A telluric current (from Latin tellūs, “earth”), or Earth current, is an electric current which moves underground or through the sea. Telluric currents result from both natural causes and human activity, and the discrete currents interact in a complex pattern. The currents are extremely low frequency and because of this travel over large areas at or near the surface of the Earth.

These currents are changes in the outer part of the Earth’s magnetic field, which are usually caused by interactions between the solar wind and the magnetosphere or solar radiation effects on the ionosphere.

Telluric currents flow in the surface layers of the earth. The electric potential on the Earth’s surface can be measured at different points, enabling the calculation of the magnitudes and directions of the telluric currents and hence the Earth’s conductance.

These currents are known to have diurnal characteristics wherein the general direction of flow is towards the sun

Telluric currents will move between each half of the terrestrial globe at all times. Telluric currents move equator-ward (daytime – facing the sun) and pole-ward (nighttime – facing away from the sun).

It is these currents which have given rise to the idea of an Earth Battery …

As one website notes …

An earth battery is a pair of electrodes made of two dissimilar metals, such as iron and copper, which are buried in the soil or immersed in the sea. Earth batteries act as water activated batteries and if the plates are sufficiently far apart, they can tap telluric currents. Earth batteries are sometimes referred to as Telluric power sources and Telluric generators. One of the earliest examples of an earth battery was built by Alexander Bain 1841 in order to drive a prime mover. Bain buried plates of zinc and copper in the ground about one metre apart and used the resulting voltage of about one volt, to operate a clock.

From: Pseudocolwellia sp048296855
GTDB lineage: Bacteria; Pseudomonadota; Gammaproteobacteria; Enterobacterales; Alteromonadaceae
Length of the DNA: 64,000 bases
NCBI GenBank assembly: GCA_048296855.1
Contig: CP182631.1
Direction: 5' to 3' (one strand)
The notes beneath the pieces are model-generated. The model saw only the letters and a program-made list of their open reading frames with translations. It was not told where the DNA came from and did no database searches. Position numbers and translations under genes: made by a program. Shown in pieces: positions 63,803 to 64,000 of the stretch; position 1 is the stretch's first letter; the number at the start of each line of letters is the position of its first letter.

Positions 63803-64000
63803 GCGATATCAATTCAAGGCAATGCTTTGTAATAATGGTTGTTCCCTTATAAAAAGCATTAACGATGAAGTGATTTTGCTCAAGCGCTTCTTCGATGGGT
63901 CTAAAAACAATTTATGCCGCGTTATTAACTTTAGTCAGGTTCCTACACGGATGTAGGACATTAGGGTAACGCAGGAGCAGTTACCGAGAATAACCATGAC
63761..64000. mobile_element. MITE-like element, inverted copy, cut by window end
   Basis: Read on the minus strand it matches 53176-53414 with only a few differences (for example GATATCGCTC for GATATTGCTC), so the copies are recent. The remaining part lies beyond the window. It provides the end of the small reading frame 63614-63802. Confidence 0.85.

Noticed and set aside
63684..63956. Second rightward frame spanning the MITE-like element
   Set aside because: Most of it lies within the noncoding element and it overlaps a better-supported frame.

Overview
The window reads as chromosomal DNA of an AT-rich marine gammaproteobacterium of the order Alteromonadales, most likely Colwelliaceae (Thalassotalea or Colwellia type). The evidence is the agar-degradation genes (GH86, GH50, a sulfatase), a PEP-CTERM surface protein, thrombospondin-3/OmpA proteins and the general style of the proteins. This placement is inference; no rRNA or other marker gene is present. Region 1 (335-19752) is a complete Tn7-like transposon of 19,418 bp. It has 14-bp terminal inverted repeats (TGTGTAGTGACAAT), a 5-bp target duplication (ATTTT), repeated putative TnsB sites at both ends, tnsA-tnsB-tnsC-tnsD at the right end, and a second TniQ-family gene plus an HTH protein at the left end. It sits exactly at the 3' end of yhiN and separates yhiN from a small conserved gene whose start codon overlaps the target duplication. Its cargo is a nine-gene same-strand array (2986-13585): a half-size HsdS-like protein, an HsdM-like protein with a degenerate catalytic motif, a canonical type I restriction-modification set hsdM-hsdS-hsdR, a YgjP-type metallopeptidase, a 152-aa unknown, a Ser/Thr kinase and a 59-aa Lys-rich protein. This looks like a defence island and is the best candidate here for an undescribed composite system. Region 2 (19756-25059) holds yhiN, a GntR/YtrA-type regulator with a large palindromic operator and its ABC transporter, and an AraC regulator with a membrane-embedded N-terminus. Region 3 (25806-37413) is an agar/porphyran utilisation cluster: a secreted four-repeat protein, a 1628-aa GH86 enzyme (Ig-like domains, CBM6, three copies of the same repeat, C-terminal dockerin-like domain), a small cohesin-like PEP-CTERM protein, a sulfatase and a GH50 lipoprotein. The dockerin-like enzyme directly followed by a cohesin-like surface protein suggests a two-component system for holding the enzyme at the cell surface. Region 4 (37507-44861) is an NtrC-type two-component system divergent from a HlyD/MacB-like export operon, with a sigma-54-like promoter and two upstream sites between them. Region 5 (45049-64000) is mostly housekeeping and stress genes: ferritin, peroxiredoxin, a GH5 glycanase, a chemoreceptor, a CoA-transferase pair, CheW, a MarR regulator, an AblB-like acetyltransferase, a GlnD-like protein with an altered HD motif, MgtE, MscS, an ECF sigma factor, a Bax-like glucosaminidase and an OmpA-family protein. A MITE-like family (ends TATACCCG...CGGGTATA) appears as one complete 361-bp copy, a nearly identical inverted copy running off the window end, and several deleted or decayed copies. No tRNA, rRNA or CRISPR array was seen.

The real problem in this thinking is that the current powering the clock comes from the corrosion of the metal rods which is assisted by the conductive properties of the soil. More importantly it is indicative of some of the slightly woolly thinking which takes a scientifically established idea and makes unsubstantiated claims or creative consequences.

The problem, and strength of science, is that it tries to explore ideas and test claims by reducing all variables other than those being tested. Experiments in earth energy conducted by dowsers and others tend not to be ‘blinded’ or have ‘controlled variables’ and so conclusions are overly generalised and largely subjective.

In 1990 double-blind study was undertaken in Kassel, Germany, under the direction of the Gesellschaft zur Wissenschaftlichen Untersuchung von Parawissenschaften (Society for the Scientific Investigation of the Parasciences).